Just a side note, the lowest ISO isn't always the cleanest noise wise, the best is usually the base ISO, on my 5D the lowest noise is at ISO 100, ISO 50 is an expansion it's shooting at ISO 100 then dialing exposure minus one.
FWIW on my 30D I used extensively the best noise performance was at ISO 160, although it had ISO 100 and 130
I hear that about Cannons. I'm a nikon guy, and its simply the lowest noise I've ever seen! It reminds me of the medium format from school, but the colour noise is even better than the older ccd on the medium format!.. I'll post a sample when I get a minute.
I was reading a bit and I guess you get 2/3 more light squeezed into the base 64ISO vs ISO100, so you get a much cleaner image vs100 on D810 and D850. I haven't really compared at ISO100 so I don't know how they look yet. I guess thats why they looked so clean!
"One of the D810's most significant features was its ability to shoot at ISO 64. There are two main factors that influence the Raw (saturation-based) ISO rating: efficiency and full-well capacity. Higher efficiency (a higher proportion of photons being registered) would push base ISO upwards, while an increased full-well capacity (capacity for electronic charge) pushes it down.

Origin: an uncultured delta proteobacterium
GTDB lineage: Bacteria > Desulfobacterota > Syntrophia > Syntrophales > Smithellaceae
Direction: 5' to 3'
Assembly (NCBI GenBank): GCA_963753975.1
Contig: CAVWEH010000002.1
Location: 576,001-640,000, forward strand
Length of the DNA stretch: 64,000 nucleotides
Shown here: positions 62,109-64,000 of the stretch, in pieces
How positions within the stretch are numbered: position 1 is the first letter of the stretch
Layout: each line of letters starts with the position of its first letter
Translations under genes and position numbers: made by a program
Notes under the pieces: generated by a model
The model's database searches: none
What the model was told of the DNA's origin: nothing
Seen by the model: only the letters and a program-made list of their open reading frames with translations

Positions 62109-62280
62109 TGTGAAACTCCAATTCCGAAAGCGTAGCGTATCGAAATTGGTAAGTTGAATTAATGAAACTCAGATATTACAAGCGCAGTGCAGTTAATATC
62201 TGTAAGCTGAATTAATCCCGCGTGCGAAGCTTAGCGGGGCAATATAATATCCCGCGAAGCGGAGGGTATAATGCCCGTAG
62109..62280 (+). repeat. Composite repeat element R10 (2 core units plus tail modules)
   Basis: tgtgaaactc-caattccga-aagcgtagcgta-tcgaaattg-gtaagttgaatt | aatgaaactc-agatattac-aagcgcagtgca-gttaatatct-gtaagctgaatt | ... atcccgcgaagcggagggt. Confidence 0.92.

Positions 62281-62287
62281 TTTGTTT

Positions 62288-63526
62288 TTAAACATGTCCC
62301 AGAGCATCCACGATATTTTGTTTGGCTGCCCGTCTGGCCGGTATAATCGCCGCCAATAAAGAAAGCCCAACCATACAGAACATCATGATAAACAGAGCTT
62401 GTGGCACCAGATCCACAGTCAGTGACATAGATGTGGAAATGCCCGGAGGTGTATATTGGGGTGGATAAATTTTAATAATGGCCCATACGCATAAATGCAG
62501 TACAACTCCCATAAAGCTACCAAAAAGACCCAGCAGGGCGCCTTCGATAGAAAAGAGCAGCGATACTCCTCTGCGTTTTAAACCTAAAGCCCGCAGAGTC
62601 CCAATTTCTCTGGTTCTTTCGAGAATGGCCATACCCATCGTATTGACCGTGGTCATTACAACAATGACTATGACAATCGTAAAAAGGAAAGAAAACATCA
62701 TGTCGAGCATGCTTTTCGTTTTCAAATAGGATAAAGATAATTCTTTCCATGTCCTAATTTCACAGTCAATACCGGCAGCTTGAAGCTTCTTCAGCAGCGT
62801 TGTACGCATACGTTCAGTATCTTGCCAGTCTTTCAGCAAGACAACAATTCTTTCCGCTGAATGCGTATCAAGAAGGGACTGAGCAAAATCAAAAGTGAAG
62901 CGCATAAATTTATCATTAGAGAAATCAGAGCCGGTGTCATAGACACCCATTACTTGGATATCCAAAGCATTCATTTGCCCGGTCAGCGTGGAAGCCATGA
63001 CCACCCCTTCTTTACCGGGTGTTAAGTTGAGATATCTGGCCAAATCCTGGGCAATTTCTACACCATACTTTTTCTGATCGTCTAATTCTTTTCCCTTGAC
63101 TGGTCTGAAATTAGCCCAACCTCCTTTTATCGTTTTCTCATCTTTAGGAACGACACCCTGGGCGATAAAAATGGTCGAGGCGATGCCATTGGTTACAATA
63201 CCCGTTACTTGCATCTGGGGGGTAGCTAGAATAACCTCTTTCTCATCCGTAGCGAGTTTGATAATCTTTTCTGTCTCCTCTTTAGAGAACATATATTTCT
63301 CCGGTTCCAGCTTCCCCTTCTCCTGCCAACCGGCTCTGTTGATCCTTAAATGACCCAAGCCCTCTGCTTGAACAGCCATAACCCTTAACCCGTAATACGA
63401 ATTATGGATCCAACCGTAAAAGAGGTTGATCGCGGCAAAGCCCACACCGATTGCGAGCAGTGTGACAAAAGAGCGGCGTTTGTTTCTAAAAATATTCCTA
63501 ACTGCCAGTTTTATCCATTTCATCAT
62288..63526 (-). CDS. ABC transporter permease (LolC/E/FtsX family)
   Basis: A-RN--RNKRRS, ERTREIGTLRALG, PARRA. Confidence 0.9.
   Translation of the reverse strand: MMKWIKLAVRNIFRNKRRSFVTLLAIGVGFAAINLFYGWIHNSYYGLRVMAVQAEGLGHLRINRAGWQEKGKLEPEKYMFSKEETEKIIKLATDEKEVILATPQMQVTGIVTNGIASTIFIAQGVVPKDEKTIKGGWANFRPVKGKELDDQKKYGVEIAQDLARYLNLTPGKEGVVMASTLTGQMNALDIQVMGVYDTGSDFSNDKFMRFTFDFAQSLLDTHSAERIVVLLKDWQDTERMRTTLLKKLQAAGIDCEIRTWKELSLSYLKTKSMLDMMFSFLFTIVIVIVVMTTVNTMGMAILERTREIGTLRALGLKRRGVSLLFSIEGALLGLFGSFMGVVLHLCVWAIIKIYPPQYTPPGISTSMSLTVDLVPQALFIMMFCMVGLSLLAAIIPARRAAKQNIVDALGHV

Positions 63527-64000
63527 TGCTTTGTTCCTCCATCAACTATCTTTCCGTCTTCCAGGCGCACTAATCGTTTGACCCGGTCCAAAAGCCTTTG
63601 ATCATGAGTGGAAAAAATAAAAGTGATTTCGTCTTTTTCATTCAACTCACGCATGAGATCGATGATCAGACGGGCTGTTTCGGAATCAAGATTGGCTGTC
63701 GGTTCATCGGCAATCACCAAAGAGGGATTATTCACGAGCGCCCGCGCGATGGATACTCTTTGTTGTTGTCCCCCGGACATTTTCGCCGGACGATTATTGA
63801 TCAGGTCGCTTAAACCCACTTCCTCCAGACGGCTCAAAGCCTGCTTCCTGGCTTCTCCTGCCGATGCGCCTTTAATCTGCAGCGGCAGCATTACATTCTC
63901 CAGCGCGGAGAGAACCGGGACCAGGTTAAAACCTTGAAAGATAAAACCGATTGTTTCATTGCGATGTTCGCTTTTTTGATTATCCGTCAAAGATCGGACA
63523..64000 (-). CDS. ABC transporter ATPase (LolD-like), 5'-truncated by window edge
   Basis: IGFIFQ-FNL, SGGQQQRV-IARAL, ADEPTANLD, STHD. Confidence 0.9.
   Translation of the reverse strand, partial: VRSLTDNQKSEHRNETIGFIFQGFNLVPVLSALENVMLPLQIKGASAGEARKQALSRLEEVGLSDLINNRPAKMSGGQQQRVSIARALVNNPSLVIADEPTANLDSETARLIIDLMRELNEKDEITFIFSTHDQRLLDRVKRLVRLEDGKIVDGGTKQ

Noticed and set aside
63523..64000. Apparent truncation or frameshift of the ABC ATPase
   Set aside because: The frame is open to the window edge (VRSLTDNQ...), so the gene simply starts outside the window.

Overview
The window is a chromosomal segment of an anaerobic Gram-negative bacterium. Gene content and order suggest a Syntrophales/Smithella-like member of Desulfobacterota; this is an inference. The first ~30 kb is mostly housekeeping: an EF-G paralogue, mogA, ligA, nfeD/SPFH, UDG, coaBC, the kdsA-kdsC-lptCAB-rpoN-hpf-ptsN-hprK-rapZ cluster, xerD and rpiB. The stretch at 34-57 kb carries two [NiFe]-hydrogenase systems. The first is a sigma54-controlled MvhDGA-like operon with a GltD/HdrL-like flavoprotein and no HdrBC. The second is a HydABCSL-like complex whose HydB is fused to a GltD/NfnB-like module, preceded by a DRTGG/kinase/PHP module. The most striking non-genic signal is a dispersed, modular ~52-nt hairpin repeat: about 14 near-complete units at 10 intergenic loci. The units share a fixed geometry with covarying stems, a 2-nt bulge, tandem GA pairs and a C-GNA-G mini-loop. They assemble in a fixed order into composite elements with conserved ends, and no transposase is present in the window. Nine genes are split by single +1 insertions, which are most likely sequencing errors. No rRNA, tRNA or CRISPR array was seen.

The D810 offered a lower ISO by increasing its full well capacity (or, at least, finding a way to squeeze a bit more out of it). This meant it was able to capture just as much of the light it was exposed to as the D800 but could tolerate more light before it started to clip. This meant it could be given greater exposure, which improves the signal-to-noise ratio and gives cleaner tones across the image: an improvement often interpreted as improved tonality.
This ability to tolerate an extra 2/3EV exposure is why we say that the D810 is able to compete with the latest batch of medium format cameras, whose 44 x 33mm sensors would capture 2/3EV more light at the same F-number and shutter speed."